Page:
Calculus Curves > Astroid Curve

An **astroid curve** (also called a tetracuspid, cubocycloid, or paracycle) is a special case of a hypocycloid with four cusps.

The Cartesian equation is [1]

The parametric equation is

*Hypocycloids *are produced by tracing a fixed point on a small circle rolling inside the circumference of the larger circle. Cusps are meeting points for two branches of the curve with sharp corners and equal tangent lines.

## Equation for the Tangent Line

We can use implicit differentiation to find an equation of the tangent lineat a given point [2].

For example, to find the equation at (-3√3, 1):

Substituting in (-3√3, 1) gives

Finally, use the point-slope form of the equation for a line to get the solution

## History of the Astroid Curve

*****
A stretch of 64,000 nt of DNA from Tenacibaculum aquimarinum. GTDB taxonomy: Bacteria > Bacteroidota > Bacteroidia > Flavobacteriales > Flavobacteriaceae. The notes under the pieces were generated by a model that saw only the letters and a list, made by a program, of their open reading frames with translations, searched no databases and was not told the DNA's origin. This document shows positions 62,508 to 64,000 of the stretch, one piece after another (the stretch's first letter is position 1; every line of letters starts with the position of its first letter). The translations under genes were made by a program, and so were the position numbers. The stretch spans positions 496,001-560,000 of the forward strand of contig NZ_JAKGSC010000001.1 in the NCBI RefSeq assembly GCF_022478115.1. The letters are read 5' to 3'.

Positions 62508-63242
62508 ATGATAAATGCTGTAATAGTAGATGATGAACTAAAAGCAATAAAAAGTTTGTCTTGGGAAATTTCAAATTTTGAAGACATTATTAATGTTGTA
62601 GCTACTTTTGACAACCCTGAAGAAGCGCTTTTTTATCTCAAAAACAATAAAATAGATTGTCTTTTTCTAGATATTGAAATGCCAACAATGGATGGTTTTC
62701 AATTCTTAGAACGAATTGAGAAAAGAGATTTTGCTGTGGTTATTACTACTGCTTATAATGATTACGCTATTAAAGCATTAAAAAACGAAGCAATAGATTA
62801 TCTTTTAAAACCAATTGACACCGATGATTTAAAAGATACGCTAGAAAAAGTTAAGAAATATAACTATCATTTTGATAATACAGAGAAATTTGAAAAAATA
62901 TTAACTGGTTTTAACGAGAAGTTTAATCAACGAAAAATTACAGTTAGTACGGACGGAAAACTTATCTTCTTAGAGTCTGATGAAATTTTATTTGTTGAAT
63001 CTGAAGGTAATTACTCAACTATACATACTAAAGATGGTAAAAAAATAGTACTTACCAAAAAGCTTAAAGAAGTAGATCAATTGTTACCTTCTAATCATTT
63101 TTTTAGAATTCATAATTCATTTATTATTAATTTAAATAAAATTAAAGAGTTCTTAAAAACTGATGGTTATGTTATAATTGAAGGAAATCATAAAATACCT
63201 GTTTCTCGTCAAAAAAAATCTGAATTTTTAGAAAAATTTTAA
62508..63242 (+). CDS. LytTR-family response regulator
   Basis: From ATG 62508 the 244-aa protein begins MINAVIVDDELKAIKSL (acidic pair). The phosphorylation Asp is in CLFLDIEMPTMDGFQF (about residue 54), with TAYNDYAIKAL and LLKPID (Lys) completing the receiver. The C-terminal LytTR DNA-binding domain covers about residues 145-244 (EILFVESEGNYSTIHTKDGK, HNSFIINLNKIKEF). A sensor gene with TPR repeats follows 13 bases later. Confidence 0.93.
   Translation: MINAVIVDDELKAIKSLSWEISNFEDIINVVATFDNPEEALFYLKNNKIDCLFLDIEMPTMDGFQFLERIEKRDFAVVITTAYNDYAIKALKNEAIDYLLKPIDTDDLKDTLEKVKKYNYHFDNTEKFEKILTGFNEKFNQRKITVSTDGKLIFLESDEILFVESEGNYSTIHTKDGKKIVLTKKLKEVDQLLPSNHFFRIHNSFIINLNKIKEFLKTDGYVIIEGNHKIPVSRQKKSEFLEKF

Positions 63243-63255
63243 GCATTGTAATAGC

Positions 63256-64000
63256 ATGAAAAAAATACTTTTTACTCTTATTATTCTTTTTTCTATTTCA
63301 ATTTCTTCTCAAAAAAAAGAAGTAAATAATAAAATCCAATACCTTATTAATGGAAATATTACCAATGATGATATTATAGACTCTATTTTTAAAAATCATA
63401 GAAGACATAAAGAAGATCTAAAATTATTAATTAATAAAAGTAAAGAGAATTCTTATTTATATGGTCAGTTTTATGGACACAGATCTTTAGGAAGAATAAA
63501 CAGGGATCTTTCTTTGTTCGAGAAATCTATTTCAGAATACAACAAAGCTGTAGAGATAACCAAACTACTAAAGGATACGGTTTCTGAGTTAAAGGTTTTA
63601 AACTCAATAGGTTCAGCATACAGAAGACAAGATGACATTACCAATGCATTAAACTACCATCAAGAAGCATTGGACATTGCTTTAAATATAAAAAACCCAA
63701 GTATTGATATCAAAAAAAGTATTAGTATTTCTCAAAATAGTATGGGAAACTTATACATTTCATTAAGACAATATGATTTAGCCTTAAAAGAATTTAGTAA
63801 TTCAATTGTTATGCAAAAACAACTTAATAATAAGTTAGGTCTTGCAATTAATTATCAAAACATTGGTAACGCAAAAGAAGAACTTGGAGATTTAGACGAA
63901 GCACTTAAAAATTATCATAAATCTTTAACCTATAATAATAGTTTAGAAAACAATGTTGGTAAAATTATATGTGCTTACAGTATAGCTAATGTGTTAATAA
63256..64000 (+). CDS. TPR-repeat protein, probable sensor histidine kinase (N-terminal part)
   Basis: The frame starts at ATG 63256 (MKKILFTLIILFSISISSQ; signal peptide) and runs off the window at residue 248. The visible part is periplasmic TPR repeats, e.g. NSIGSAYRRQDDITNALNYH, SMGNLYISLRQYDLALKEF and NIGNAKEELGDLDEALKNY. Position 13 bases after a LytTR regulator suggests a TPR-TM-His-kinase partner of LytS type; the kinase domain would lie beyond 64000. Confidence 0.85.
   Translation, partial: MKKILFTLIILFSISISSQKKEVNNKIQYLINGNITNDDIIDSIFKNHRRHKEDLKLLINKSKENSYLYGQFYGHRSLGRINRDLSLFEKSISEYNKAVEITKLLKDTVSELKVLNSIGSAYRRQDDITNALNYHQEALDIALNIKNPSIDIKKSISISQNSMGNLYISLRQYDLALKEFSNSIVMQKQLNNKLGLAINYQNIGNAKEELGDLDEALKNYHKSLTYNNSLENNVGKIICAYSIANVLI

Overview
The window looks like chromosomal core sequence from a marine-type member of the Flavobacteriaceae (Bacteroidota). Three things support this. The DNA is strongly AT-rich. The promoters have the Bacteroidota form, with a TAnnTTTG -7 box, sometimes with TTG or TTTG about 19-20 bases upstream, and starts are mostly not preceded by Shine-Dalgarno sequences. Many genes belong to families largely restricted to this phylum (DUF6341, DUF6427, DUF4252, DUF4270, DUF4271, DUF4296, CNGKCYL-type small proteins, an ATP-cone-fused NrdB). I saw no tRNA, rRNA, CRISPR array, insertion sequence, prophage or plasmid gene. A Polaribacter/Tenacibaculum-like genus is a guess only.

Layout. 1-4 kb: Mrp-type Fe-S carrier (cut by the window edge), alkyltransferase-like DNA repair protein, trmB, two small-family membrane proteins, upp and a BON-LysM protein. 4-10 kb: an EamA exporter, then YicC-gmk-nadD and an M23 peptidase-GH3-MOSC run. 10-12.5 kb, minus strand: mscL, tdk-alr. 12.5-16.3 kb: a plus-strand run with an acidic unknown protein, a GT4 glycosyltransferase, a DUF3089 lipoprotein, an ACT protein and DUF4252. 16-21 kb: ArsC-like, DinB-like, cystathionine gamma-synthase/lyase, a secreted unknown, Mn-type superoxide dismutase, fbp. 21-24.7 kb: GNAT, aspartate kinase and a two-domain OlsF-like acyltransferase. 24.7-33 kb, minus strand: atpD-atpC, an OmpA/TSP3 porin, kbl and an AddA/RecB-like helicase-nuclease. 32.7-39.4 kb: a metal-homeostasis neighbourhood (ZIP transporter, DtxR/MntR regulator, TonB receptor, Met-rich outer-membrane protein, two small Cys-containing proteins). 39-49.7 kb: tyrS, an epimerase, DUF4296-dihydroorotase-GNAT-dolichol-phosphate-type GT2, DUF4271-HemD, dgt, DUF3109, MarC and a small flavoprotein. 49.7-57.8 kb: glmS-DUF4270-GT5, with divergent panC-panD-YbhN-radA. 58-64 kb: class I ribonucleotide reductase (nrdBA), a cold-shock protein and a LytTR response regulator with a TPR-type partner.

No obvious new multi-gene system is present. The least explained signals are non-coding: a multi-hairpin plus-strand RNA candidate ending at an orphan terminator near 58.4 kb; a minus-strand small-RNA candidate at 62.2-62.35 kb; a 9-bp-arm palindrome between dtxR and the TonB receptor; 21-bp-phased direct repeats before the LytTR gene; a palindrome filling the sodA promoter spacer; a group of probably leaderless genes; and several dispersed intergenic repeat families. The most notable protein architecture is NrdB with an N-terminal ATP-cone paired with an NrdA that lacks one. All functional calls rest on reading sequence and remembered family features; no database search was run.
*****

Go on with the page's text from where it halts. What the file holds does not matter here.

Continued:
The discovery of the curve is attributed to Roemer in 1674 [3], although it was formally named the astroid curve centuries later — in 1836. During that time the curve took on many names including the “four cusp curve.” The modern word asteroid (as in a small rocky body orbiting the sun) is derived from the name [4]. Sometimes the two words are confused, with some authors referring to the curve as the *asteroid* instead of the *astroid*. The curve has an important application in magnetism, where it is called the *Stoner-Wohlfarth astroid*.

Next: Talbot’s Curve

## References

Astroid graph created with Desmos.

[1] Tan, S. (2020). Handbook of Famous Plane Curves Using Mathematica.

[2] Stewart, J. Calculus, Early Transcendentals, p. 215, #30. Solution: https://sccollege.edu/Departments/MATH/Documents/Math%20180/03-05-030_Implicit_Differentiation.pdf

[3] O’Hanen, B. & Wisan, M. (2006). The Asteroid: Special Plane Curves/

Retrieved March 5, 2022 from: https://mse.redwoods.edu/darnold/math50c/CalcProj/sp06/mattben/RealWebsite/AsteroidPaper.html

[4] Silva, L. & Yokoyama, B. Final Project – The Astroid. Retrieved March 5, 2021 from: https://mse.redwoods.edu/darnold/math50c/CalcProj/sp07/breannelydia/Final.htm